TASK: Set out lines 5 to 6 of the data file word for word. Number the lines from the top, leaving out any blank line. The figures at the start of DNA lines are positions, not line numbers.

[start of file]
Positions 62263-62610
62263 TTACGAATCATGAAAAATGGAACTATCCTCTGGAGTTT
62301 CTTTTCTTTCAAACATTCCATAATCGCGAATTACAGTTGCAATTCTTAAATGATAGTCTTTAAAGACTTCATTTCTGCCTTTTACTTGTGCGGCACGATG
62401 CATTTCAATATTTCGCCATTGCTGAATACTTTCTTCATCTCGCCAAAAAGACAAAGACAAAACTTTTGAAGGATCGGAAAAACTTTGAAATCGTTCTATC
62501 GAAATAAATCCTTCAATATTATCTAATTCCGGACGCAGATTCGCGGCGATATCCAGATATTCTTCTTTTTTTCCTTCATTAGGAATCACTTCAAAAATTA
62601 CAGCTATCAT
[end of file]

62501 GAAATAAATCCTTCAATATTATCTAATTCCGGACGCAGATTCGCGGCGATATCCAGATATTCTTCTTTTTTTCCTTCATTAGGAATCACTTCAAAAATTA
62601 CAGCTATCAT